When sixth grade came to a close, we reformed the band. The baseball cards took a backseat a couple years later when the guitar was picked up and I suddenly discovered all elements of performing.
Today, at 46, looking back at that photograph of that lost child makes me think of my own children today. I can often spot in a family photo my son’s eyes adrift, looking like there’s no reason for him to be there. My daughter occasionally blinks on purpose to ruin a picture too – the way I did many times before as a kid. The only advice I can try to give my children is that it all gets better and that they need to try new things or else nothing will ever change. I never say that they have to stick with those things, but one of them will hopefully catch their attention and change their lives the way that music did for me on that talent show night in Tucson, Arizona.
I’m not sure why I wrote this today other than the fact that I’m getting older and I think you start to look back at moments in your life where things change. As your own parents get older you start to think about how innocent it all was back then and how we all grow up so quickly and what really matters is love, care, kindness and friendship.
I still keep in touch with those guys from the band even though they have all gone onto different pursuits. I’m still releasing music, however, even though not many people listen to it. It’s still therapy. It is hands down the best medicine that there is and it comes out whenever I am lucky enough to perform live with my current band.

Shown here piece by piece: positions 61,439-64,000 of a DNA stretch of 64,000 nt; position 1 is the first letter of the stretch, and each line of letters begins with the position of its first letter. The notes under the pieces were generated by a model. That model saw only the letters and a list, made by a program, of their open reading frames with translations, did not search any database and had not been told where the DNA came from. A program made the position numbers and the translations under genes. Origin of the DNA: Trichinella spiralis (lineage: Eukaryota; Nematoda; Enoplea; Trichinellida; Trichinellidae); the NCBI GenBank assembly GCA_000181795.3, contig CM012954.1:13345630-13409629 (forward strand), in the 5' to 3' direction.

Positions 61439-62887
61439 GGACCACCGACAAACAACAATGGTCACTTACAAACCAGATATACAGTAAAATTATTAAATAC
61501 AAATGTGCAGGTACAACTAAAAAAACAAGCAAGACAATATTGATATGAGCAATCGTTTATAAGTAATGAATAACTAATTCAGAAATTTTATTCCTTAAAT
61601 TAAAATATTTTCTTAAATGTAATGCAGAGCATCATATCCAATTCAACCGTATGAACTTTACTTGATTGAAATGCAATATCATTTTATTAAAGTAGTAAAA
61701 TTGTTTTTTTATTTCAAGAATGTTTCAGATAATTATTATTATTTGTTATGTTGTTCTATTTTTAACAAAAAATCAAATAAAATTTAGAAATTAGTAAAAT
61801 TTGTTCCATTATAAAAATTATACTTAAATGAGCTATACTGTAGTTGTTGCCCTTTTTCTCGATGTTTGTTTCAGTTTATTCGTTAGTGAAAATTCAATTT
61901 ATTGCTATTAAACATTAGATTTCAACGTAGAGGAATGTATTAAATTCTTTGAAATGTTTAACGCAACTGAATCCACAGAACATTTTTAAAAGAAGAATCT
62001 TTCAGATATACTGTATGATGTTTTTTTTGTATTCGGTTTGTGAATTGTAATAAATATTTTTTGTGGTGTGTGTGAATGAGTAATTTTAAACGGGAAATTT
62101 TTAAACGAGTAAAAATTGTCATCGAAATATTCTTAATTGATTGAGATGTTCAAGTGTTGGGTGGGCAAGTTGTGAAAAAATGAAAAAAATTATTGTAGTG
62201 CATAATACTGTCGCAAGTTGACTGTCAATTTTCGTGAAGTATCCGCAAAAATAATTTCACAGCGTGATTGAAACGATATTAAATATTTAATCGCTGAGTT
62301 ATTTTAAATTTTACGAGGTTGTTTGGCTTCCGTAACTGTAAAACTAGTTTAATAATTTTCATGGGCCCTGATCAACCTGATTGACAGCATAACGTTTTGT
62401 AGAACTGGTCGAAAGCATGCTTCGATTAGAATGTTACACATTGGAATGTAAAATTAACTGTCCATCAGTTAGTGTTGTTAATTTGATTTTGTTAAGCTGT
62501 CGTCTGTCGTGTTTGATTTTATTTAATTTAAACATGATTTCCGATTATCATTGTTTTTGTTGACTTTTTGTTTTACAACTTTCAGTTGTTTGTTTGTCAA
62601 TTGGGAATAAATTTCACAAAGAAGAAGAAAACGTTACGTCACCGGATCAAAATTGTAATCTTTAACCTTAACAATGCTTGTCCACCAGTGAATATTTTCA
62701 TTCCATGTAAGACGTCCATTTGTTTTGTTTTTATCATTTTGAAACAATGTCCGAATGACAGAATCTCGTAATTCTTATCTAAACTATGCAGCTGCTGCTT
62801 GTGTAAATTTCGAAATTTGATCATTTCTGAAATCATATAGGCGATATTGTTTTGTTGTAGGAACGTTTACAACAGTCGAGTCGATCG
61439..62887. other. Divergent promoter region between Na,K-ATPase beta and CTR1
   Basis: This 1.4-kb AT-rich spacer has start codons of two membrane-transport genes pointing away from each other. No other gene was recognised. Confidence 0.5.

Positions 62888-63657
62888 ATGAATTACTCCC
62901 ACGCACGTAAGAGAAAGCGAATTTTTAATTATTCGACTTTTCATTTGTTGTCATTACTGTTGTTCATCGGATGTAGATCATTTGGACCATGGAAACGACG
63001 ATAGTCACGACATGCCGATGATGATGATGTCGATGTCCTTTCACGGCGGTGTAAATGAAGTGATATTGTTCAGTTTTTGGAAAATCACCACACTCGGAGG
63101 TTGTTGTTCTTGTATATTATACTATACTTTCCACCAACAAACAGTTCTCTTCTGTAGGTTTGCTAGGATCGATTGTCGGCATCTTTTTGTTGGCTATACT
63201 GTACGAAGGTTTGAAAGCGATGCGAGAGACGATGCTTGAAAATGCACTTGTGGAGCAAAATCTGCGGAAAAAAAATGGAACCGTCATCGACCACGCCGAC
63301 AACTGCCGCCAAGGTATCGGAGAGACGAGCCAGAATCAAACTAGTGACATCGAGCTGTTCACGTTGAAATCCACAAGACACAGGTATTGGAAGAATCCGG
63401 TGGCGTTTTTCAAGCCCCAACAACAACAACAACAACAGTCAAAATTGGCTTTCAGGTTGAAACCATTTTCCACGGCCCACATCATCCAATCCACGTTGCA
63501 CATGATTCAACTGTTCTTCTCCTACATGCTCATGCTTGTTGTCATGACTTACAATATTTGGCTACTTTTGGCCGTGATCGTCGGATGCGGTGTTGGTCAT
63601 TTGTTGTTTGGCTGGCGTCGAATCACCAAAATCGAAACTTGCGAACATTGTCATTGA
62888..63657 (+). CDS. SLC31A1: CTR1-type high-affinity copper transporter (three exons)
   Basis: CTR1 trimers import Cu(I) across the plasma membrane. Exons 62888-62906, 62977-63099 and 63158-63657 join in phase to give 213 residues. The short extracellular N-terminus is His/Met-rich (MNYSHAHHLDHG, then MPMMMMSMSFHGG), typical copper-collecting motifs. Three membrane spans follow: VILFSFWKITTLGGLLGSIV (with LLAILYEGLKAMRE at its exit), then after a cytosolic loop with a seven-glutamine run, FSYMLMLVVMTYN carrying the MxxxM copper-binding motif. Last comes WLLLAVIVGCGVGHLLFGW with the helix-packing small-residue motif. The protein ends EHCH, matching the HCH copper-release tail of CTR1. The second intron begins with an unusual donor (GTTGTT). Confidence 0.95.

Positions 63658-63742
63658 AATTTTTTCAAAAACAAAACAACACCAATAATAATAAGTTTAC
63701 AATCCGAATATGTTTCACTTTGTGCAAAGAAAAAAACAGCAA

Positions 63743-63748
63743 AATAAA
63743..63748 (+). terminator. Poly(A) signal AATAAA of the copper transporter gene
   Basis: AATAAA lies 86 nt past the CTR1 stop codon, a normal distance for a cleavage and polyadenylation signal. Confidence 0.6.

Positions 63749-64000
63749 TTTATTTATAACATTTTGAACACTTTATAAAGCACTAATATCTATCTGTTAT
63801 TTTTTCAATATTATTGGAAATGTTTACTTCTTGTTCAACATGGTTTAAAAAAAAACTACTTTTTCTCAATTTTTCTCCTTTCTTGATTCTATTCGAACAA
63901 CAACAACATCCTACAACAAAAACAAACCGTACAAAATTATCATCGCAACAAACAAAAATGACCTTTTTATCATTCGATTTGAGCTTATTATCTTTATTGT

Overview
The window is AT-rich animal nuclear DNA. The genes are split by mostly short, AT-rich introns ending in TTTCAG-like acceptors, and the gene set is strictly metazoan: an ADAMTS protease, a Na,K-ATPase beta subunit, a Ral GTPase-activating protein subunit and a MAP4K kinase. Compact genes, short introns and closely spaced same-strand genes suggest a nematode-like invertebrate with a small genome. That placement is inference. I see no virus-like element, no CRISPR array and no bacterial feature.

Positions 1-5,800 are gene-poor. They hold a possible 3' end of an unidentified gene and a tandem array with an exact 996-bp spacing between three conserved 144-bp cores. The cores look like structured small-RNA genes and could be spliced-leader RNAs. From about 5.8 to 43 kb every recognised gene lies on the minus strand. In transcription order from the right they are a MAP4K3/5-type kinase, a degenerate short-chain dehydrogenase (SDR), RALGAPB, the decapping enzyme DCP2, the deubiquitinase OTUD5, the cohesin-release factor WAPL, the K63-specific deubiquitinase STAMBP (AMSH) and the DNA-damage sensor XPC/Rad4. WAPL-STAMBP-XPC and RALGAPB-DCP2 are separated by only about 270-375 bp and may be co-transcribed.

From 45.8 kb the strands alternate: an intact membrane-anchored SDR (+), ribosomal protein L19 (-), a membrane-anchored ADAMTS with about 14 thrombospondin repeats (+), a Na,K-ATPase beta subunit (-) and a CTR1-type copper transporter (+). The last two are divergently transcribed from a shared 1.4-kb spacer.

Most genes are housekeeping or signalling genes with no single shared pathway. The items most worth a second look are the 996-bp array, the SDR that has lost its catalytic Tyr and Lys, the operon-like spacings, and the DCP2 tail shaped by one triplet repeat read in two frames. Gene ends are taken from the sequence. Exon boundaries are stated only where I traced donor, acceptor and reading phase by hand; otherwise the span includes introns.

My only regret? I wish I still had that cloud shirt so I could wear it on stage…
Zach recently began shooting a multi-episode series for History Chanel – where Zach travels deep into the heart of America to find the most unique and unusual people, jobs, locations and history he can find! Produced by Bullet Point Films, expect the series to premiere on TV and online in late 2017 or early 2018! Here’s a sneak peak of Zach at Rhinebeck Aerodrome in upstate New York and in Grand Teton National Park… Look for him on the road!
By Zach Selwyn
Yesterday, while nursing a mild hangover brought on by my reckless quarantine red wine intake, I found myself fondling myself in the middle of a 14-person ZOOM business meeting.
Ohhh boy. Hang on… Let’s analyze this for what it is…
The team I am currently working with was all in pajamas, hats and glasses – sporting unkempt beards and yelling at their kids to stop interrupting their video calls. Our hair had been laid to waste by weeks of barber shop closure. The ladies passed on their morning makeup and contact lenses for more natural headbands and eyeglasses… Others had pets jumping around living rooms and husbands yelling about burnt toast from other rooms… and one guy did not mute his video microphone when he yelled, “FUCK OFF I’M ON THE PHONE” at his six-year-old.